A consideration of site structure and function leads to several important insights into settlement and mobility in the LBB area. For one, all sites, from all time periods, appear to represent the remains left by small groups of highly mobile hunters and gatherers who occupied sites for short periods of time. Overall, site structure is extremely simple. No residential structures have been identified on any sites of any time period in the LBB area, numbers of other types of features on sites are generally low and the features are relatively simple, and no secondary refuse areas have been identified. Variation among sites in potential indicators of site function is slight and centers on differences in densities of artifacts and faunal material. Although most sites are likely best characterized as small, generalized camps, two other site types may be present. One type, which is characterized by high densities of debitage and tools, may represent areas where stone tool production and repair were a particular focus. The second, which is characterized by higher densities of ground stone and high faunal richness, may represent areas where food collection and processing were emphasized to a relatively greater degree. It is notable that the distribution of these site types is not as patterned spatially as might be expected. General camps and tool processing sites appear to be located across a variety of settings, distances to water, and vegetation zones. Importantly, though, food processing sites appear restricted to particular ridge tops and the big sagebrush vegetation zone. Regarding temporal variation, the distinction between tool production and food processing sites seems to be clearest prior to A.D. 1300. This suggests that site functions may have been more varied before this time, whereas after this time use of the LBB area may have been much more homogenous.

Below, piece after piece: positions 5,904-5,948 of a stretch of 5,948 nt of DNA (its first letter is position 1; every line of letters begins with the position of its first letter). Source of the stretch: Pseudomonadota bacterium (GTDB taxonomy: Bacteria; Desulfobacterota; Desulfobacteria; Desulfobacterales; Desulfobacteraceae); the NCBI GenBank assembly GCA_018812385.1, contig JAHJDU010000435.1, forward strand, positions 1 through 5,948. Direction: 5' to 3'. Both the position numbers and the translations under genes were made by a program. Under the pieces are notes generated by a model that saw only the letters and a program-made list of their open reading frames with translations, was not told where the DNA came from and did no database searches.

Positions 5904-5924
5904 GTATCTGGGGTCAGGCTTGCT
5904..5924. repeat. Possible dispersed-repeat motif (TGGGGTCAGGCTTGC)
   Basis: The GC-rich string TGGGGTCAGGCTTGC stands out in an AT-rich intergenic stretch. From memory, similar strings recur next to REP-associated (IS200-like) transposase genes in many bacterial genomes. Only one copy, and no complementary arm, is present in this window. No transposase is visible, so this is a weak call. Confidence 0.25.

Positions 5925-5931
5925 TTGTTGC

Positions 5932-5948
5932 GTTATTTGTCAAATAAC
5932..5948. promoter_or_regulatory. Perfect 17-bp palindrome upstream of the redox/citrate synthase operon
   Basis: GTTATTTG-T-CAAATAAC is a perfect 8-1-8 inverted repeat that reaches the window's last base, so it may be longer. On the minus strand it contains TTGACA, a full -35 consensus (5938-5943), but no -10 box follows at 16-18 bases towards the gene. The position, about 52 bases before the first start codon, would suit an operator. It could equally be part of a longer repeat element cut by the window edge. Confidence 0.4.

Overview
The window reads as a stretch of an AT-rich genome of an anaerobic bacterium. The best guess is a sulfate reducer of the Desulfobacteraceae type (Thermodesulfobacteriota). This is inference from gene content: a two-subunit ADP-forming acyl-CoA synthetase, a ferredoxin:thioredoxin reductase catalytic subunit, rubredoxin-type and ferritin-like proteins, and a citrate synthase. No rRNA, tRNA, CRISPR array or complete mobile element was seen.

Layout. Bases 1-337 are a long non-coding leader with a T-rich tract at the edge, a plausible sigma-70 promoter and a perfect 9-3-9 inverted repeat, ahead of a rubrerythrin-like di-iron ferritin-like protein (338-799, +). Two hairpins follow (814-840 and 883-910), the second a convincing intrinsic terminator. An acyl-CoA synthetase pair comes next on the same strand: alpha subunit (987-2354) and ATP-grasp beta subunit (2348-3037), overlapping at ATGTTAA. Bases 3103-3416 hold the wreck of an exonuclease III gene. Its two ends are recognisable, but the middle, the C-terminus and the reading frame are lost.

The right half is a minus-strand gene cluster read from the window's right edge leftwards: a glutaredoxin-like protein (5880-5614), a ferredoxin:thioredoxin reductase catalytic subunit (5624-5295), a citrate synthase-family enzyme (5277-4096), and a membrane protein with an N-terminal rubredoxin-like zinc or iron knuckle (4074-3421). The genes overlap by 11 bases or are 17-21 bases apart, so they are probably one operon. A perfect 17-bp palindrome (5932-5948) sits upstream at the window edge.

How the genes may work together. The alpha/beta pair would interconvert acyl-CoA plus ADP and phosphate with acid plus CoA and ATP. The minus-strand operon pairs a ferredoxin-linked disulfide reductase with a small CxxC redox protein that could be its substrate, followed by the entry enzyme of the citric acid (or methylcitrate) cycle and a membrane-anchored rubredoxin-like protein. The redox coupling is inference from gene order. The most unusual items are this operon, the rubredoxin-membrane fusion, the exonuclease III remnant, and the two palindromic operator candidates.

Chipped stone artifacts comprise by far the most substantial portion of the LBB area archaeological record. A variety of analyses of such artifacts are presented in this document, and based on the cumulative results of these, in conjunction with the insights provided by the site structure and function analysis, a model of chipped stone assemblage variability and mobility is proposed. Chipped stone assemblages associated with pre–A.D. 700 occupations in the LBB area appear to represent debris from populations with a large annual range who were highly residentially mobile. Obsidian sourcing data indicate that they had access to sources from a large area. In addition, raw material selection favored high quality chert from the relatively close Tosawihi Quarries and the production of bifaces, as might be expected for groups with high levels of mobility. Between A.D. 700 and A.D. 1300, chipped stone assemblages, and undoubtedly the underlying mobility and economic strategies, changed radically. Data from obsidian sourcing indicates a great reduction in range size. Furthermore, use of non-Tosawihi materials increased, also suggesting a constriction in annual range requiring greater reliance on local materials. The frequency of residential moves, however, appears to have remained high, albeit within a greatly reduced range. After A.D. 1300, it appears that mobility patterns changed again. Evidence of obsidian procurement indicates that the overall foraging range was the greatest during this period. In addition, an increased investment in producing later-stage bifaces at the Tosawihi Quarries indicates that populations either expected to travel long distances or to be away from the quarry for long periods of time. The relative abundance of Tosawihi chert is highest after A.D. 1300, and it may be that the LBB area after this time was used only as a stopping point on trips between the Tosawihi Quarries and points to the south.